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Week of 3.20.09

Tips for the Unemployed and Uninsured

Families USA, a nonprofit advocacy group for affordable health care, has produced a report: "Getting Covered: Finding Health Insurance When You Lose Your Job" (pdf). The report highlights options for getting health insurance if you are one of the millions of Americans who have recently lost their jobs.

The good news is there are more options for healthcare coverage than you may have thought.

money and stethoscope As a result of the American Recovery and Reinvestment Act that was signed into law last month, there are now a variety of health insurance options for people who have lost their jobs.

Below is a summary of the options. See the full report (pdf) for more details.

Option 1: Coverage through a spouse's or domestic partner's employer

As always, the best option if you recently lost your insurance is to seek coverage under a spouse or domestic partner's insurance plan. Even if you previously turned down your spouse or parent's healthcare plan because you had your own, under the Health Insurance Portability and Accountability Act (HIPAA) you have a 30-day opportunity to sign up for their plan after your employer stops contributing to your insurance.

Option 2: Continued coverage through COBRA

If you want to keep the healthcare plan you had under your employer or are not eligible for a spouse's plan, you can find out if you are protected under the COBRA law, which guarantees between 18 and 36 months of coverage for you and your family members depending upon your situation. If you are eligible for COBRA, you will get a letter from your employer or healthcare provider and have up to 60 days from receiving the notice to enroll.

People who lose their jobs between September 1st, 2008 and December 31st, 2009 and do not qualify for another health plan or Medicare, may get help from the government in paying their COBRA premiums. They will receive notice from their employers if eligible for COBRA and will only have to pay 35 percent of the premium prices. Depending upon adjusted gross income, some may have to pay back a portion or all of the assistance received once they are employed again.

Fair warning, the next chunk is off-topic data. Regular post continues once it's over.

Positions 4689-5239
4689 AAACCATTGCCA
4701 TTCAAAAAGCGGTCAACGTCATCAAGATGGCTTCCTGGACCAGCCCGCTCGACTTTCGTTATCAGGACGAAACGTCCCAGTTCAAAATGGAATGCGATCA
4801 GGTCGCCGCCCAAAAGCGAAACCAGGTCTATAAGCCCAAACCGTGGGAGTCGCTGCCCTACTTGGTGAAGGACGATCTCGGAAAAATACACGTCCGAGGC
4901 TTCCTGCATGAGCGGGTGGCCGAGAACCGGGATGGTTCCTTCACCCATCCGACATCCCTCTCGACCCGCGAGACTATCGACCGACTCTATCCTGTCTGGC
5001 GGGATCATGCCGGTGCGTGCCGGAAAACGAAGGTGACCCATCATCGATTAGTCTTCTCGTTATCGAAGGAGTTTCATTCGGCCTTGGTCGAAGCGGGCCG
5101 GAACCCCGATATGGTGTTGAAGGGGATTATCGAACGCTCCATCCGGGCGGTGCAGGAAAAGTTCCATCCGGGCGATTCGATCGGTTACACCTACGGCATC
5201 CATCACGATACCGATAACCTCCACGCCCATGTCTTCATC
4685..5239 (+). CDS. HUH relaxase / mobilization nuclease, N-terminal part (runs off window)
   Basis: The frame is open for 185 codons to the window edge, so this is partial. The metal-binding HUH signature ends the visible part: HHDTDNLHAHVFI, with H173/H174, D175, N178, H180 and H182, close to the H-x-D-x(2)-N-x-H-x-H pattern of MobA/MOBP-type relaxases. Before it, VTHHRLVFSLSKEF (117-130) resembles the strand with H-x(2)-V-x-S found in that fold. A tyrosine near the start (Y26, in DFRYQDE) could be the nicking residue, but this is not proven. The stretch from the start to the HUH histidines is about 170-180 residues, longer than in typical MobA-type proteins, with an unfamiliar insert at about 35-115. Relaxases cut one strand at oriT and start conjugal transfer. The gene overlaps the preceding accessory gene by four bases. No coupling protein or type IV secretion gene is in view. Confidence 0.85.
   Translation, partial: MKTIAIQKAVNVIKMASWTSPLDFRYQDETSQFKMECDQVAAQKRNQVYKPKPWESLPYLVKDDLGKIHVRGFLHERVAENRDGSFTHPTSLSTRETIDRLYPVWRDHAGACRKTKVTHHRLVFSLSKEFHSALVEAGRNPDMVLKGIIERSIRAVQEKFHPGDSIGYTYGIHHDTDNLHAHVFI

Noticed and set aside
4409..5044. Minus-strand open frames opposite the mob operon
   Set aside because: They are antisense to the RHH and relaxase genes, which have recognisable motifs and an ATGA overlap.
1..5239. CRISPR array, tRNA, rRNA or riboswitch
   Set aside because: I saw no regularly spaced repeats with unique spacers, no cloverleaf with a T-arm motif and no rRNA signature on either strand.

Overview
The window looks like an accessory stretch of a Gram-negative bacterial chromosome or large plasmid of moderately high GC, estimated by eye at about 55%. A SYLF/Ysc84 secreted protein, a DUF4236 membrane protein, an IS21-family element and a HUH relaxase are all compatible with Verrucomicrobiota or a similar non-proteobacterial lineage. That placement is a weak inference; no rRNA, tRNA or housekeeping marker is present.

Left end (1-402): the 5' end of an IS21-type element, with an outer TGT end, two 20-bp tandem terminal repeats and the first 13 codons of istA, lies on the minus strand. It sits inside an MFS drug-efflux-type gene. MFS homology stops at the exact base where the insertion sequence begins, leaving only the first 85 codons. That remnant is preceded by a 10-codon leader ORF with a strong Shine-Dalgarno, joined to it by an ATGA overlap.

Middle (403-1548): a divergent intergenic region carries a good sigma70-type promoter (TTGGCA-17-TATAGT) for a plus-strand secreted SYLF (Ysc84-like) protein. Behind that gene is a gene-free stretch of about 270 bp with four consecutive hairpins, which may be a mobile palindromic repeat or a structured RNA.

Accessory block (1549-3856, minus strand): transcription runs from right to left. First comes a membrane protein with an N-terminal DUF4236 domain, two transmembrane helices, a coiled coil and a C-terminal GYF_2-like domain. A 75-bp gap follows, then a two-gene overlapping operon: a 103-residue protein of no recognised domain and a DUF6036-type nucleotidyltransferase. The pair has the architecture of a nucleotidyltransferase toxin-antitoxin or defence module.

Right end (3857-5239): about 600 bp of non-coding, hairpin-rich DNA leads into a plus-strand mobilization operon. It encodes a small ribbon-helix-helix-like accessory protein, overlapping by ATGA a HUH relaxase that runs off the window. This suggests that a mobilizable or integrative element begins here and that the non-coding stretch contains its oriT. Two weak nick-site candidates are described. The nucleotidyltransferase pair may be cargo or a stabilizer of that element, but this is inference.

Option 3: State programs

Companies who employ fewer than 20 workers are not required to offer COBRA although some states have mini-versions of COBRA that allow recently laid-off workers to stay on their employer's plan by paying the full premiums. Since February of 2009, the government has been providing assistance in paying mini-COBRA premiums as well.

Option 4: Coverage under HIPAA

Under the Health Insurance Portability and Accountability Act (HIPAA), at least one insurer in your state must offer you a health plan if you meet the following conditions: You had 18 months of coverage without a break of more than 63 days, the last day of your coverage was through your job, and you don't have a COBRA or mini-COBRA option or you have already used it up.

Option 5: Find out if you lost your job due to a trade policy

People who lost their jobs due to changes in trade policies or whose jobs were moved overseas may be eligible for 80 percent premium assistance from the government for up to three years under the Trade Adjustment Assistance Reform Act (TAARA). A new law recently increased the premium assistance from 65 percent to 80 percent until January of 2011.

Option 6: Medicaid, CHIP and other programs

Low-income families, people 65 and older and families with young children may be eligible for Medicaid or the Children's Health Insurance Program (CHIP). See Families USA "Upper Public Program Eligibility Levels for Children and Adults" (pdf) to find out if you qualify in your state.

Option 7: Private insurance

If you do not fall into any of the above categories for healthcare coverage, you can always shop for private insurance in the individual market, but do so cautiously to avoid scams and sky-high prices.

Some questions to ask when evaluating a policy:

  • What will I actually be charged in premiums, given my age and health risks?
  • How much must I pay before the insurance starts to pay for services (how big is the deductible)?
  • What are the co-payments and other out-of-pocket costs?
  • What benefits are covered? If I face an unexpected serious illness such as cancer, will this policy adequately protect me?
  • What prescription drugs are covered by the plan? Is there a formulary?

See the full Families USA report (pdf) for a complete list of suggested questions.

Also, The National Committee for Quality Assurance also posts public report cards online about plans that it accredits.

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